No Mask? You May Not Worry About Climate Change, Either

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By: Jenessa Duncombe

People untroubled by climate change are more likely to forgo masks in public.

According to a recent poll by the technology company Morning Consult, the decision to wear a mask in the United States correlates with an individual’s concern about climate change.

In an online survey of 2,200 adults on 14–16 April, a little over half of respondents who said climate change was a concern and caused by human activity said they “always” wear masks in public. In contrast, a little under a third of respondents “not too concerned” or “not concerned at all” with climate change said the same. There was a 24–percentage point difference between the two (54% versus 30%).

Vice President Mike Pence and President Donald Trump have repeatedly made headlines for bypassing masks in public, although Pence later said he should have worn one when visiting the Mayo Clinic in April. The Centers for Disease Control and Prevention (CDC) recommends wearing masks in public places where social distancing may be difficult, like grocery stores and pharmacies. The masks help reduce the spread of coronavirus disease 2019 (COVID-19).

The poll reveals how a person’s concern about one public health crisisclimate change—is related to their behavior during another. The coronavirus pandemic has claimed more than 85,000 lives in the United States and over 300,000 worldwide, according to Johns Hopkins University. Individual beliefs about science and personal choices inform behavior during the pandemic, according to experts interviewed by Morning Consult.


Wearing a mask in public could prevent the transmission of the virus by blocking aerosols and droplets from an infected person’s mouth and nose. People without symptoms can still spread the virus through their saliva and mucus through coughing, sneezing, or breathing.

Some view ordinances to wear masks as affronts on their personal liberties. A person’s opposition to expert advice, skepticism of science, and personal autonomy concerns may explain the difference.

“For a lot of people, the coronavirus is invisible, just like climate change is invisible.”

“Everything that science asks us to do is really sacrificing personal convenience for community convenience and well-being,” Emma Frances Bloomfield, an assistant professor in communication studies at the University of Nevada, Las Vegas, toldMorning Consult. “And for a lot of people, the coronavirus is invisible, just like climate change is invisible. A lot of people don’t know people who have been directly affected, and in the case of climate change, a lot of the more severe effects are still years away.”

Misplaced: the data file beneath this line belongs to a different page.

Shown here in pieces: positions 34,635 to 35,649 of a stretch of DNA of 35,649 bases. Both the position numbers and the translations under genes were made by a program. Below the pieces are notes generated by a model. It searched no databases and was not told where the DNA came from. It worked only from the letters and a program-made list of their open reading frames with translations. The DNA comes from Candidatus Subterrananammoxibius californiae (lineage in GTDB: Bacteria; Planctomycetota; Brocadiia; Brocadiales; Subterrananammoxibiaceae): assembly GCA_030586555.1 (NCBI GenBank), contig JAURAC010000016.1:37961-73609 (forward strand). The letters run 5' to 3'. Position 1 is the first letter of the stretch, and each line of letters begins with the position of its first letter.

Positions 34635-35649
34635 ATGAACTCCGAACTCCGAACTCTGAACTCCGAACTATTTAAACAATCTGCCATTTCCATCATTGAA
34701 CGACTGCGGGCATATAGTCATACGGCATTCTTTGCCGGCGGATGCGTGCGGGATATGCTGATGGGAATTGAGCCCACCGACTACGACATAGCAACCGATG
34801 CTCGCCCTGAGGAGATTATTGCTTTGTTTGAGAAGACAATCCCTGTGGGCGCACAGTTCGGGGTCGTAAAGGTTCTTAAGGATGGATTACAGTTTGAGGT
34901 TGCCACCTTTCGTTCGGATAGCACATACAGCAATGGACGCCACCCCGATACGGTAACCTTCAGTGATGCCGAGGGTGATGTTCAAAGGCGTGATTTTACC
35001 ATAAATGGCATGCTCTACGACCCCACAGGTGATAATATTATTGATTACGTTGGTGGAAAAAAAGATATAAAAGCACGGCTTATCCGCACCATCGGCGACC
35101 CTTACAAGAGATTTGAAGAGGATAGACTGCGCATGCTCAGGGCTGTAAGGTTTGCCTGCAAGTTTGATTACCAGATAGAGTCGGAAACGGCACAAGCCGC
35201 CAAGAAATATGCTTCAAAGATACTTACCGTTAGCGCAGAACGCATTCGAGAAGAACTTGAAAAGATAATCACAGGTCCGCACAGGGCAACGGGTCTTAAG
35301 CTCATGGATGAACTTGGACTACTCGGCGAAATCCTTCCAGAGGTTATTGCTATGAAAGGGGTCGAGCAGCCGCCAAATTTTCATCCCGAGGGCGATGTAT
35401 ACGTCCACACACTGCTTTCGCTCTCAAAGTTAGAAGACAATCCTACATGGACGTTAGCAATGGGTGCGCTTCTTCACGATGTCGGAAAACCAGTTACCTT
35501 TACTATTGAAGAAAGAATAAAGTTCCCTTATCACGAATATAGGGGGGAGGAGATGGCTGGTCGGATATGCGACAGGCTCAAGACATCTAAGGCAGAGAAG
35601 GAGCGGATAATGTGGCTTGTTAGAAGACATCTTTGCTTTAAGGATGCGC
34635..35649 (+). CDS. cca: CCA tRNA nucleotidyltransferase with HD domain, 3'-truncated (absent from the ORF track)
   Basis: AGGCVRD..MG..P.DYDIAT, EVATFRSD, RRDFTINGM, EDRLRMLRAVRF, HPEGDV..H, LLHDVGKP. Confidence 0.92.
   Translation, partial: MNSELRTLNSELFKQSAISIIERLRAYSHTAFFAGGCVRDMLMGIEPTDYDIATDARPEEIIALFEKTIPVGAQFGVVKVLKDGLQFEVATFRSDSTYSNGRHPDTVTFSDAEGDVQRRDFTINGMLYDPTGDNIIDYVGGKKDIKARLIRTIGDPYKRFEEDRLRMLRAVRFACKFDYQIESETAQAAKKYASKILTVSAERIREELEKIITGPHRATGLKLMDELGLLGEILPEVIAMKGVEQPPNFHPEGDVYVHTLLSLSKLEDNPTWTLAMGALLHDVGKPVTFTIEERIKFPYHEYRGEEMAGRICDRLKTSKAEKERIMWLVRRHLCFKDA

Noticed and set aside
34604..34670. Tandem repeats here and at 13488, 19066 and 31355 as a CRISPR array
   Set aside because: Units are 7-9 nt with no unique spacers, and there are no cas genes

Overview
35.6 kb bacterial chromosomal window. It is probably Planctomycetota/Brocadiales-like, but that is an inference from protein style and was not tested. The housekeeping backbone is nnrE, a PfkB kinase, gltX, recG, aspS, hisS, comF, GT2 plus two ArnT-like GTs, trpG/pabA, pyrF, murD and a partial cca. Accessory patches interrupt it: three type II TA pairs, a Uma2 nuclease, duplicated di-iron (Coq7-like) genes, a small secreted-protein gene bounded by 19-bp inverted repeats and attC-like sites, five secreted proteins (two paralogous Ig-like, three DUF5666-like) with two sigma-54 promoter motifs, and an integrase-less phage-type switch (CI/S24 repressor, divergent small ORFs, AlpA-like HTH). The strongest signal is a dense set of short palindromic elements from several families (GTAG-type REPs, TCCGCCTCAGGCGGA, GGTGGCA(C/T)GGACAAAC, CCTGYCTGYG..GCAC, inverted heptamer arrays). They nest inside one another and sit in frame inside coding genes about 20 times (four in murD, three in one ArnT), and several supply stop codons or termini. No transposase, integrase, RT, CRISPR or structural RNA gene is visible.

Respondents in the poll were more in agreement about other preventative measures. Of all adults polled, 78% said they were following social distancing guidelines during the previous month. Climate-unconcerned individuals were only slightly less likely (72%) than climate-concerned respondents (86%). The two groups also found some common ground in cleaning practices: 50% of climate-unconcerned individuals reported cleaning and disinfecting home surfaces and technology, compared with 61% of climate-concerned individuals.

The poll had a margin of error of two percentage points for all respondents and three to four percentage points for the climate-concerned and -unconcerned groups.

Making a Masquerade of Science

For decades, fossil fuel companies spent hundreds of millions of dollars to spread misinformation about climate change, and this undermined public confidence in science, said Ed Maibach, director of the Center for Climate Change Communication at George Mason University.

“It’s a really unfortunate consequence of that disinformation campaign that’s been playing out so long.”

Maibach told E&E News, “it’s a really unfortunate consequence of that disinformation campaign that’s been playing out so long.…And with regard to the COVID-19 pandemic, it’s really important that we listen to what the public health experts have to say about this because lives are on the line.”

Liberal Democrats are more likely to be concerned about climate change than conservative Republicans, noted Maibach. Sixty-five percent of the climate-unconcerned respondents identified as conservative, and 36% identified as Baby Boomers. Bloomfield said that conservatives and older generations are less willing to make personal sacrifices based on their ideologies, which go against both environmentalism and certain COVID-19 protective measures.

The CDC did not recommend that the public wear masks until early April. The change came when the CDC noted studies that showed people without symptoms could still spread the virus. The Morning Consult poll was conducted in mid-April, so opinions and behaviors may have shifted since.

North Carolina State University assistant professor Louie Rivers sees the poll as evidence of agreement across party lines. Rivers, who focuses on the examination of risk and judgment and decision process in minority and marginalized communities, pointed out to Inside Climate News that the majority of respondents said they were social distancing.

“To me, that’s hopeful,” Rivers said. “A lot of Americans, they’re losing their jobs, they’re having problems putting food on the table, and yet they’re staying at home and sharing the sacrifice.”

AGU's Eos (@AGU_Eos) | Twitter

This story originally appeared in AGU’s Eos Magazine and is republished here as part of Covering Climate Now, a global journalistic collaboration to strengthen coverage of the climate story.

Lead image courtesy of Brendan Smialowski / Getty Images.


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